It’s smart to start by looking for grants that don’t require matching funding, since that would essentially double your work. Are there local foundations that support efforts like this? Maybe your state library has a digitization program? The Indiana Memory Digitization Grant guidelines are a good example.
There are many resources to help you with this process. Sometimes, the granting organization even provides resources for writing a winning grant application. Here are some examples that give you an idea of how to proceed:
Whatever your “dream project” may be, starting small is honestly the best first step. It will give you insight into the grant-making process, help you refine goals for all participants and establish a successful track record for your library.
Question: What’s the smallest digitization project you could get a grant for? Be creative, and let us know on Twitter with #OCLCnext.
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So there’s this phrase being bandied about: “post-truth.” As in, we live in a “post-truth era.” Popular use of the phrase is over a decade old, but its recent ascendancy lead The Oxford English Dictionary to name it Word of the Year for 2016; here’s the OED definition: relating to or denoting circumstances in which objective facts are less influential in shaping public opinion than appeals to emotion and personal belief. I mean, we’re at the point where Trump supporters racists are literally saying that “there’s no such thing, unfortunately, anymore of facts.” Armchair political scientists and ersatz media commentators are having a field day using post-truth politics to explain everything from contemporary political discourse to Brexit to identity politics to the rise of neo-Nazism to the presidential election and everything in between. “We’ve let sentimentality take precedence over facts and look where that got us!” seems to be the rallying cry.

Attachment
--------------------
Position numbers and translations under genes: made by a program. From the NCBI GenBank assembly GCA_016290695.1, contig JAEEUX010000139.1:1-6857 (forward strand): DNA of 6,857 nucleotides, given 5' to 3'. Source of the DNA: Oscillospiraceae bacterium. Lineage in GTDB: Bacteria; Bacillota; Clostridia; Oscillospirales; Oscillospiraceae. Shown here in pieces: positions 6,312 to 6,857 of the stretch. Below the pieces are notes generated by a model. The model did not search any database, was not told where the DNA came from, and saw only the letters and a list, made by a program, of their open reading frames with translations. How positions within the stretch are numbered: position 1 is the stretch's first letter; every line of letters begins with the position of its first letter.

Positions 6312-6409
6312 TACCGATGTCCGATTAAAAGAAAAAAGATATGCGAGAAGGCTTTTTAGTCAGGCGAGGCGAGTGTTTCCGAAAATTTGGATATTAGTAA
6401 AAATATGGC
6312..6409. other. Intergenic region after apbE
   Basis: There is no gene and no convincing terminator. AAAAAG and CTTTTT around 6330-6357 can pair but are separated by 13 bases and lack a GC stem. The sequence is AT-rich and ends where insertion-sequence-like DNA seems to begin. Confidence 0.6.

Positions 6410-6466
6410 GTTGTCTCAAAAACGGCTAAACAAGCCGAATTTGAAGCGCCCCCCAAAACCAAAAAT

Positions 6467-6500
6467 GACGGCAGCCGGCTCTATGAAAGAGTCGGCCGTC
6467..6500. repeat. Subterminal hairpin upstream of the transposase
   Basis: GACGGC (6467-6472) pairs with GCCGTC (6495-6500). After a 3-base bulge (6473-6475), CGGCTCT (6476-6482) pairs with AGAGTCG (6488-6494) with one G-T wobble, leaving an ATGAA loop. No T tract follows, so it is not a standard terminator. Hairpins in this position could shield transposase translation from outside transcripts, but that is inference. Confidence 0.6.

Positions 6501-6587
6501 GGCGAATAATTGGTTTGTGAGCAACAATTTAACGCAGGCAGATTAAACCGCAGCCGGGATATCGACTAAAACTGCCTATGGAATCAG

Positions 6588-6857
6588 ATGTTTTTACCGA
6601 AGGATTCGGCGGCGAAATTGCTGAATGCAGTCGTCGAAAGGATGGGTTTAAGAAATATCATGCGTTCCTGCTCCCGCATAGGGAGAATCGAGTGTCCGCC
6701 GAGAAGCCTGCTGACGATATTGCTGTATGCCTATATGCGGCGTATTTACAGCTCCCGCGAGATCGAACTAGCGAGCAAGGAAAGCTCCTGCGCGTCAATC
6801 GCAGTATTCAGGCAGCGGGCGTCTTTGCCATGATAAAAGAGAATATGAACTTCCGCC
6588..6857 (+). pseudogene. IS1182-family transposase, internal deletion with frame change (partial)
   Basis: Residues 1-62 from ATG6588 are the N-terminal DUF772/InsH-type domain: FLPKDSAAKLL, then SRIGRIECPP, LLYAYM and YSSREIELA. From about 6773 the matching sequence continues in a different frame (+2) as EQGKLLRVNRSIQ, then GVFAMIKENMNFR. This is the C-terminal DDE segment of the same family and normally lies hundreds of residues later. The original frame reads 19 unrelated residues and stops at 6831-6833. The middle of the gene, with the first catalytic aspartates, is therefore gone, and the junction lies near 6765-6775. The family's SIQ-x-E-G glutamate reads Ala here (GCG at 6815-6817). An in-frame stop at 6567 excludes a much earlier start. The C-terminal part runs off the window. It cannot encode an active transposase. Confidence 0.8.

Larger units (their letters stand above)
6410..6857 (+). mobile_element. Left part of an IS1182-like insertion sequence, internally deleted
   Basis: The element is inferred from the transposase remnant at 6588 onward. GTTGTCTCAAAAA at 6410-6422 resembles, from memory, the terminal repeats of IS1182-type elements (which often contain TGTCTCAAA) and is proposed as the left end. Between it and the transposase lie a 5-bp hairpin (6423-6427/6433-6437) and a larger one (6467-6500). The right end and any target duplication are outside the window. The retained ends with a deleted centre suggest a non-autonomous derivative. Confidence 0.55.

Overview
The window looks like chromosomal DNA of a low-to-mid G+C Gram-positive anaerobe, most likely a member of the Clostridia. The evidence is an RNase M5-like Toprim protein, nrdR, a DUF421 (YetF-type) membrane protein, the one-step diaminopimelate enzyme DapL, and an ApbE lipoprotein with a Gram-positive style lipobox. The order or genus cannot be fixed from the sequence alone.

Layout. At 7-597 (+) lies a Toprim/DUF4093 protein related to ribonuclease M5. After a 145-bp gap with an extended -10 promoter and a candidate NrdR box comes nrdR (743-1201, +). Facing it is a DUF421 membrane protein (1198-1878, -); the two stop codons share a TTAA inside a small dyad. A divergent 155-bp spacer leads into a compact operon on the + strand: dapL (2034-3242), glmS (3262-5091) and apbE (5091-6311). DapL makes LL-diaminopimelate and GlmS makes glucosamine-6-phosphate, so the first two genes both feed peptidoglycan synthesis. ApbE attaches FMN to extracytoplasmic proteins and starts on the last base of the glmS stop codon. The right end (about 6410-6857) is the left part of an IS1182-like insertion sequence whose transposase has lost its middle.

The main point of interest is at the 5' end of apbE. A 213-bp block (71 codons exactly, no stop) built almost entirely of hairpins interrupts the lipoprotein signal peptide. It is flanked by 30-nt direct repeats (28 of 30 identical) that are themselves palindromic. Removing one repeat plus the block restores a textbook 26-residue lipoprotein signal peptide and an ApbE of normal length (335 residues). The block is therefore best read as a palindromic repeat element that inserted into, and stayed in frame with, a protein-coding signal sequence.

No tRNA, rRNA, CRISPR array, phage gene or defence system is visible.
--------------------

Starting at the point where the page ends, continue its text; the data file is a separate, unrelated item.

As you’ve probably noticed, librarians are all over post-truth. Librarians are adamant that information literacy can help combat the post-truth world of fake news. School librarians have been singled out as key players in combating post-truth. School Library Journal is advocating for news literacy toolkits. The Annoyed Librarian wrote something or other. And the hot-takes on Twitter are all over the place. “The post-truth era needs information literacy and that means librarians need to step up!” seems to be the rallying cry.
There’s only one problem with that: information literacy has never been about truth.
Go ahead and search the ACRL Framework, search the ACRL Standards, search the AASL Standards, search the SCONUL Seven Pillars. Across all of the major statements of information literacy, the word ‘truth’ never appears a single time.1 The word ‘fact’ is used only once: in the AASL Standards where it is qualified as “superficial.” Information literacy is not about truth or facts. Go back and read the old ACRL Standards and you’ll see that the closest the Standards get to truth or fact is in vague mentions of evaluating reliability, validity, and accuracy in Standard 3.2.(a). These aren’t unpacked and it’s hard to say how we’re supposed to evaluate and what constitutes reliability, validity, or accuracy. So while the old Standards may not be consistent with post-truth, they don’t exactly provide any guidance on how to reach truth or fact. Of course, this isn’t the case with the Framework. The Framework not only fails to mention truth or fact, it seems to be perfectly consistent with post-truth: authority is constructed and should be met with skepticism; scholarship isn’t about truth, it’s about negotiating meaning; the world of information is a negotiated commodity where powerful forces are routinely marginalizing voices; and so on.
That the Framework is (superficially) consistent with the world of post-truth politics and fake news should come as no surprise. For the past decade there has been a healthy body of literature casting doubt on any connection between information literacy and truth. As Simmons (2005) argued in a widely cited paper, “As a profession, we cannot remain comfortably in a modernist paradigm of certainty and unified truth when our surroundings have shifted dramatically to a postmodern paradigm of ambiguity and multiple truths.” (emphasis added). A decade later, Tewell (2015) demonstrated how “critical information literacy” has encouraged librarians to argue that there are multiple ways of knowing, that students should construct their own knowledge, that all facts are contested, that knowledge production as an inherently political act, that information is a social construct, and so on. This critical turn is and has been an intentional pivot away from objective truth and fact and towards an increased awareness that so-called “facts” cannot be separated from the social processes that construct them.
But, I’m getting off-topic. I’m just trying to say that, to date, discussions about information literacy have tended to be ambivalent towards truth at best. The few times truth is invoked directly, it’s typically in theoretical contexts urging us to reject the very idea of “truth” as some sort of positivist bogeyman or relic of the Enlightenment. And yet, we still make implicit references to truth as we urge students to focus on external markers of credibility, like publication titles, author credentials, peer review, funding models, and whatever.